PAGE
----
Introduction: Make a Seatbelt Belt
Have you ever wanted a seatbelt belt free of Blood and other stains?
I in fact did, and upon seeing a few Ibles about these particular belts, but they all required snatching a used belt from some poor, dead, defenseless car. This belt, although not free, is clean, and that was a major factor for me. In this Instructable, you'll take a two part seatbelt from a supplier, and make it into a wearable, stylish belt.
Step 1: Supplies
This project takes in the range of 2-3 hours. And depending on where you get your belt, a little over $20
With this being a high quality belt, it will take some work. The tools required are as follows:
-A Seat Belt
-Sturdy work surface Not a Table ( Recommended, hammering is used)
-A kit for installing Snaps
-Razor Blade (Scissors if not accessible)
-Tape measure (Optional)
-Ice Pick (Or another very slender sharp object)
-Blow Torch (Lighter)
*Seriously. Get one from this website. this is where I got my two. They're cheap. Especially considering that some belts at walmart ar $20 and they look rather plain.
Step 2: Cut Off the Ends
The ends that attach into the car, are not useful when it comes to making a belt.
So, On a cutting block, Use your ruler and razor to cut a straight line just under the tag, successfully separating the end.
Then, after they're severed, you have to fuse (melt) the ends so the webbing doesn't fray. In a nutshell, You run the messy end over a flame (not too long, actually, just a second) until the end melts.
Repeat this step for all both ends.
In case you haven't checked the pictures as to which two ends I'm talking about, I'm referring to the two ends that would get attached to the car, NOT the two ends that will be the belt buckle.
Step 3: Separating the End for Snaps
Now, for the special end. Essentially, cutting the the male end (see picture) from the webbing.
Using either razor or scissors, cut through the webbing that holds the male end, so it is not attached to anything.
*Do not throw away the ~foot long piece of fabric that was attached to the male end. Please make note of the photo tag in photo 3.
And, just following the continuity of making sure your effort lasts a long time, don't forget to fuse the new edge.
Step 4: Starting the Snaps
Now, following the pictures, Thread the webbing through the male end, and hold it when you have enough space. Next, you need to find two points, An inch and a half apart in the center of the width of the fabric that will serve as the center of the snaps. Then, On your work space, use the ice pick to make a hole through both layers of fabric.
(For those of you who were wondering, the snaps are so this whole thing can fit thought your belt loops; undoing the snaps threading them through the loops, and snapping the male end back on to click the seatbelt together. Which may not be necessary depending on the size of the buckle, or if you have big belt loops)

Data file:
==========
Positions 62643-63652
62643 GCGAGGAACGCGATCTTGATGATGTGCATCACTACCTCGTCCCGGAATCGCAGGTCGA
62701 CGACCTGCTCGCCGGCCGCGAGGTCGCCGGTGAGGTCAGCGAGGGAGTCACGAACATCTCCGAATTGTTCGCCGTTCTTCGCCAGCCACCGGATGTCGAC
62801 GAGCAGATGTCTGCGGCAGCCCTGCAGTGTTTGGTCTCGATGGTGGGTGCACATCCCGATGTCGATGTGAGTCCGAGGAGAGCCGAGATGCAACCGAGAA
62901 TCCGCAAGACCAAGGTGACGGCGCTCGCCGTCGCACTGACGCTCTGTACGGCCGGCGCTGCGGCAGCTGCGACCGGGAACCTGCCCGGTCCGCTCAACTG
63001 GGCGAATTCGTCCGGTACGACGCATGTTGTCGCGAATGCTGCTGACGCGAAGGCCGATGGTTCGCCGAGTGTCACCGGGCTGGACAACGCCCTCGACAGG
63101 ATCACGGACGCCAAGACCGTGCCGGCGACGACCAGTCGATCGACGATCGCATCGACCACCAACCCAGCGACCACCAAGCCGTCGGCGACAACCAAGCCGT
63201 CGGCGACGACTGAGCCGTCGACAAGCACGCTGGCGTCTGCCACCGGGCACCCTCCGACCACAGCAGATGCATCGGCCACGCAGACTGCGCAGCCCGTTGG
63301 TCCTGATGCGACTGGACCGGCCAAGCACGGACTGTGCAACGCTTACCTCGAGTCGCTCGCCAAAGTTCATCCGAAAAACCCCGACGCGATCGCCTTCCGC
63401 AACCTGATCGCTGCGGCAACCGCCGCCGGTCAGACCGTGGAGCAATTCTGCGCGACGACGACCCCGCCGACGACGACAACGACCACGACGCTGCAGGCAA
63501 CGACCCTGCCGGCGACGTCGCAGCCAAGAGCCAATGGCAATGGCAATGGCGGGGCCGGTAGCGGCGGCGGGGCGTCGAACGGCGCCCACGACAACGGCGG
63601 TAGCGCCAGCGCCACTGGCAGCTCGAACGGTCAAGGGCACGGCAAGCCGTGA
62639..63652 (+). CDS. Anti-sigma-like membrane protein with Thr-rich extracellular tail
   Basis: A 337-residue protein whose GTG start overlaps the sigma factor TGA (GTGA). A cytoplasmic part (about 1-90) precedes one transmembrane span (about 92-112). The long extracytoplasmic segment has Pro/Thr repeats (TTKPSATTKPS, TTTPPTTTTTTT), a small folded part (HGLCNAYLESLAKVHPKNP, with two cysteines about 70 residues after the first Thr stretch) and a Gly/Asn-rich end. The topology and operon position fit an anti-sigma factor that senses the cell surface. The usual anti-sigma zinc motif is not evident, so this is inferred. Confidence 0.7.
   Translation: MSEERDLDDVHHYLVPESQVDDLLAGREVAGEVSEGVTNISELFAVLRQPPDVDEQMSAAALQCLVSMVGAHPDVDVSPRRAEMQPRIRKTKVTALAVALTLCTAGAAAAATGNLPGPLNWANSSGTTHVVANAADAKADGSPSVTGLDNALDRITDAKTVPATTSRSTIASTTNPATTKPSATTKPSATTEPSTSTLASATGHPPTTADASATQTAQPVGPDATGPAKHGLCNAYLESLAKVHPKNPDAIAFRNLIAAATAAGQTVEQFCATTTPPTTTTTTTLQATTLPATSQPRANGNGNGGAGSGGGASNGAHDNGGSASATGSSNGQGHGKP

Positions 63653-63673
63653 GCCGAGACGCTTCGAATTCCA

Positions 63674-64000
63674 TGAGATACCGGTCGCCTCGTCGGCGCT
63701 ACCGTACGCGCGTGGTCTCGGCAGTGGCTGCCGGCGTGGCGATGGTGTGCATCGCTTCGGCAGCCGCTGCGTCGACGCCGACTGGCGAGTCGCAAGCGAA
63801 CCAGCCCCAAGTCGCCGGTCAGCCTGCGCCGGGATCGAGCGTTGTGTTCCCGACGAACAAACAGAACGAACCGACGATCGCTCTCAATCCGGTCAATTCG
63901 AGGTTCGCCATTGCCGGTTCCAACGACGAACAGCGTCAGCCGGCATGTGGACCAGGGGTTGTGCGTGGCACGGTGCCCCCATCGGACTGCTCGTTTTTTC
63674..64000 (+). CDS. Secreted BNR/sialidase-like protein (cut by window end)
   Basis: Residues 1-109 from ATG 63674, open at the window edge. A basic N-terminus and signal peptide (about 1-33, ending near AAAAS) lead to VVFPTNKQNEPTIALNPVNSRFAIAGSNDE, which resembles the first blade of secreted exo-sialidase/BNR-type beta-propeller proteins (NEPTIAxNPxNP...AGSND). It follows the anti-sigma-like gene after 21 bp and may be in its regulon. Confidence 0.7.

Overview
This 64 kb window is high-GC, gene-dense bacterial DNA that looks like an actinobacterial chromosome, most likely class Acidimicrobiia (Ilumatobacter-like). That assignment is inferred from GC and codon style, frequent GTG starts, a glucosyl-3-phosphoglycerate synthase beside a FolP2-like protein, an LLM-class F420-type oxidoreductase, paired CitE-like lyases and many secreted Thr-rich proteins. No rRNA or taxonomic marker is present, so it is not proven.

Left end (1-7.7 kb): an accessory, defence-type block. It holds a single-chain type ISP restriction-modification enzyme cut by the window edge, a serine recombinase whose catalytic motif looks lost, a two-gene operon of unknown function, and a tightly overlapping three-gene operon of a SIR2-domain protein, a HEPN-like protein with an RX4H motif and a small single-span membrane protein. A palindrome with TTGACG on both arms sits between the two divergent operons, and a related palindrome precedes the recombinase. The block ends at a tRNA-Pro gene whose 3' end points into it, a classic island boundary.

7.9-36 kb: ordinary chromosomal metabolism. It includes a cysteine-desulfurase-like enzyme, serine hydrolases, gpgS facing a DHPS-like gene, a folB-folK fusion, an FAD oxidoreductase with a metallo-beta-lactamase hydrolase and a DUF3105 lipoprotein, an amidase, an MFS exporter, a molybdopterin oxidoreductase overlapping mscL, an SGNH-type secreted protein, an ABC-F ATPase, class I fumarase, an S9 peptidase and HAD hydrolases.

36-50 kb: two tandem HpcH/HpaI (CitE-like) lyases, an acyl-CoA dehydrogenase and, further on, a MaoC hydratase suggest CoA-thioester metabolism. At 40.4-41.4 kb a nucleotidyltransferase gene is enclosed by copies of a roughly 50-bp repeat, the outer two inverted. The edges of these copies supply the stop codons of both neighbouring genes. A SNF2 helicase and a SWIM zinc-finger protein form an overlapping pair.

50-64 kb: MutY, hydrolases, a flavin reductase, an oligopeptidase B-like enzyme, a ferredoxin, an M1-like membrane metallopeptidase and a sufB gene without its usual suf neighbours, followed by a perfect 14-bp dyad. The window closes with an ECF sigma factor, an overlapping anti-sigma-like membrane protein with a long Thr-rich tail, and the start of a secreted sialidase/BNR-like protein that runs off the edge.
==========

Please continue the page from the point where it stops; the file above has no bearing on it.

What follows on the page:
Step 5: Install the Snaps
There are usually instructions on the packaging for the snaps, but for each set, there are two bases, a cap, and a post, with the post snapping into the cap. You insert the base through the Ice pick hole, place the post over it, and hammer it down (There is usually a rubber buffer and a setter) and repeat on the other side with the cap. Repeat for the second set.
You will need two full sets of snaps, so, x2 of what is shown in the picture.
Step 6: Sew What?
At this point you should have two ends of a seatbelt. The male and female end, and one end with two sets of snaps.
There are a couple of ways to do this step.
1) Sew it yourself. This requires a thick needle and thread. Too much time for me.
2) Be polite to your local upholsterer, really, it only takes the push of a button. I got my two for free. This should be your final step. If the end is two long for you, you can cut off the amount you want, and then fuse the ends.
Step 7: Optional Things
There's a plastic piece on some that is rather useless once it comes to this purpose. You can break it off, or leave it on. I left it on, and it doesn't really serve a purpose, but It wasn't really in my way.
Well, now you have a (hopefully) stain free belt. This is my first Ible, and I put some effort into it, I hope it paid off.
9 years ago on Introduction
Looks good. I have a buckle from my old truck and I'm going to use it to make a belt. I think I will use non-adjustable buckles and just use multiple snaps to size it
11 years ago on Introduction
very nice one question about the sewing. how difficuly was it do sew into
Reply 11 years ago on Introduction
You could do it yourself with a thick needle or you could bring it to an upholsterer to do ( That's what I did )
Reply 11 years ago on Introduction
built one last month after seing this. used an airplane seatbelt. worked really well.